Italian Sweet Frying Peppers

Did anyone notice this  basket of Italian Sweet Frying Peppers that appeared in my Pete Polombo slide show? This is the first time in my life I remember seeing them available for sale. When I googled “Italian Frying Peppers”, one entry indicated that these peppers are the same as Cubanella peppers.  Any experts out there?

Italian peppers, stuffed and ready for frying

Whatever they are, I love them. Offering a sweet yet intense “pepper” flavor, something about them screams “It’s Amore”. I wish I could find these peppers year round, they’d definitely amp up my Italian recipes. From what I read about them, being medium fleshed makes them an excellent candidate for frying.

Frying the stuffed peppers, face down in some olive oil

A sack full of these delicious sweet peppers made their way home with me and voila, the next day I opened up Food and Wine Magazine and saw this recipe for Stuffed Italian Sweet Frying Peppers. It was meant to be.  :-)

This recipe comes together easily and is simply delicious. The peppers are so unique in flavor that I will not try this recipe with regular green bell peppers, but will wait to prepare this until when I can get my hands on some more Italian Sweet Frying Peppers.  Thank you Grace Parisi of Food and Wine for a great and savory combination.

The only variation I made was to tear off some small chunks of fresh mozzarella and insert here and there into the stuffed peppers. I liked the addition and will alter the recipe for my database.

Cooked and ready for some tomato sauce

Spinach-and-Sausage-Stuffed Peppers
  1. One 5-ounce bag baby spinach
  2. 2 slices of white sandwich bread, finely chopped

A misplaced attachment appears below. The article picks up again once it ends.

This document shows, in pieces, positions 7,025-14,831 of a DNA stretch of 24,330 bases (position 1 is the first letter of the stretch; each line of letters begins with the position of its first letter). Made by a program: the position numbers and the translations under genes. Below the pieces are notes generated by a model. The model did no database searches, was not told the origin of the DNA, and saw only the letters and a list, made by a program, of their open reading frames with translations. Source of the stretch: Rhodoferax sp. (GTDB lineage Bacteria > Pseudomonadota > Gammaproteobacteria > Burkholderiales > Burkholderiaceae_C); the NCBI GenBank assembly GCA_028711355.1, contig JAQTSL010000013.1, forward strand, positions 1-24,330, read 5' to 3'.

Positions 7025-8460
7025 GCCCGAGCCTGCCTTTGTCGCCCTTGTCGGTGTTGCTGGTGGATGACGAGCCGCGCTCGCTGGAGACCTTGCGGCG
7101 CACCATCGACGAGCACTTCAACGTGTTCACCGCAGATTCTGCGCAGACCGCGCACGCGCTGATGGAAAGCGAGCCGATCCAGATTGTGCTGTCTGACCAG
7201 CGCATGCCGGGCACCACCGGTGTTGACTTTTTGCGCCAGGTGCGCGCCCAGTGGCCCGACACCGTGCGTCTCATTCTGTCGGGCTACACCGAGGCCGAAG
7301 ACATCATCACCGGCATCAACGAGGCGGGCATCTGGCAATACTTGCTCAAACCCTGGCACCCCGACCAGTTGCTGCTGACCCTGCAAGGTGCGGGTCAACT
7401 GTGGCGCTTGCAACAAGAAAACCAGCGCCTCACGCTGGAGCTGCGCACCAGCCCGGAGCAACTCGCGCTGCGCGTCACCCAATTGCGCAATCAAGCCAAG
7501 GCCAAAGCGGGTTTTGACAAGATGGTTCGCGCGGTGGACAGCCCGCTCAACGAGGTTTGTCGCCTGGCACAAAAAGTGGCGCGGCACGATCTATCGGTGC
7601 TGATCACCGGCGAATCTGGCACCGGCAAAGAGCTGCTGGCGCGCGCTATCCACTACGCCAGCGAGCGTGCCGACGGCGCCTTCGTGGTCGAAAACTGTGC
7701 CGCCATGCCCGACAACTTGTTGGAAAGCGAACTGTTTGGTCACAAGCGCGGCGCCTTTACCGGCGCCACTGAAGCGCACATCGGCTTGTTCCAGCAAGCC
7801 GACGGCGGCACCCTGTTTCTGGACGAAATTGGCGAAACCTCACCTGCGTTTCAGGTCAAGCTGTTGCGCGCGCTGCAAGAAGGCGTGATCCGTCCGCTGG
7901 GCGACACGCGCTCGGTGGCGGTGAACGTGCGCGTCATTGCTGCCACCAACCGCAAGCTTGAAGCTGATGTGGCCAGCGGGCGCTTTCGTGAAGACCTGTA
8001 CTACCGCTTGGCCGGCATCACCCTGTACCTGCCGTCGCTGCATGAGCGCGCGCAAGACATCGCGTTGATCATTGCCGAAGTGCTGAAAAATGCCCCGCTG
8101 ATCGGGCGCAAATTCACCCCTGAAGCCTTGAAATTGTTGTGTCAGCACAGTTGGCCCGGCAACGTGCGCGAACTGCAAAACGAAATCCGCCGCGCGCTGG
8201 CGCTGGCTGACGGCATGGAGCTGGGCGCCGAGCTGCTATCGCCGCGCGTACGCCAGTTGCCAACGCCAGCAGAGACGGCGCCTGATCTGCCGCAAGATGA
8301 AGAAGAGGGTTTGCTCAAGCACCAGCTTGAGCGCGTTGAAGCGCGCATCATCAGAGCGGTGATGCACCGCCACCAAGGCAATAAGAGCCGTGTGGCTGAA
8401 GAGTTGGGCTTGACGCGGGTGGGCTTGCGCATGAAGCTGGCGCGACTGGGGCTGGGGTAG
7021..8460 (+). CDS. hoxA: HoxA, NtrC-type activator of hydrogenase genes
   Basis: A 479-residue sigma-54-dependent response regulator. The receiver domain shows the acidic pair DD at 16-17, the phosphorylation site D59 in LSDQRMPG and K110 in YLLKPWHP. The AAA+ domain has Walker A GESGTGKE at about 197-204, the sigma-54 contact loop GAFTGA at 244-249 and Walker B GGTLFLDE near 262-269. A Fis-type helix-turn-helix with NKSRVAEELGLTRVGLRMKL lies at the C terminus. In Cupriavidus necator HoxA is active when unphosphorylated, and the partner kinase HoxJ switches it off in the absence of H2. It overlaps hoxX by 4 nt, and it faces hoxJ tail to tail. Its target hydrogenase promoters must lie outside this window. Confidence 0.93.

3. 1/4 cup milk
  4. 1 large egg
  5. 2 tablespoons freshly grated Parmigiano-Reggiano cheese
  6. 2 tablespoons pine nuts
  7. 2 tablespoons chopped red onion
  8. 1 pound sweet or hot Italian sausage, casings removed
  9. Salt and freshly ground black pepper
  10. 8 small or 4 large Italian frying peppers—halved lengthwise and cored, stems left intact
  11. 1/4 cup extra-virgin olive oil
  12. 1 cup canned tomato sauce
  13. 1 cup low-sodium chicken broth
  14. A few chunks of fresh mozzarella cheese to poke here and there into the stuffed peppers

Directions

  1. In a very large skillet, cook the spinach over high heat just until wilted, about 1 minute. Drain and press out all of the water. Coarsely chop the spinach. Rinse out and dry the pan.
  2. In a large bowl, knead the chopped bread with the milk, egg and cheese to form a paste. Knead in the pine nuts, onion, sausage and spinach and season lightly with salt and pepper. Using lightly moistened hands, divide the mixture among the pepper halves and lightly pack it in.  Add chunks of fresh mozzarella gently pressing into the stuffed peppers.
  3. In the skillet, heat the olive oil until shimmering. Add the stuffed peppers, filling side down, and cook over high heat until well-browned, about 4 minutes. Turn the peppers and cook until the skins are browned and blistered, about 4 minutes longer. Add the tomato sauce and chicken broth, cover and simmer until the sausage filling is cooked through and the peppers are tender, 5 to 6 minutes. Transfer to plates and serve right away.

Stuffed Italian Sweet Frying Peppers…

It’s What’s For Dinner.

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Comments

  1. says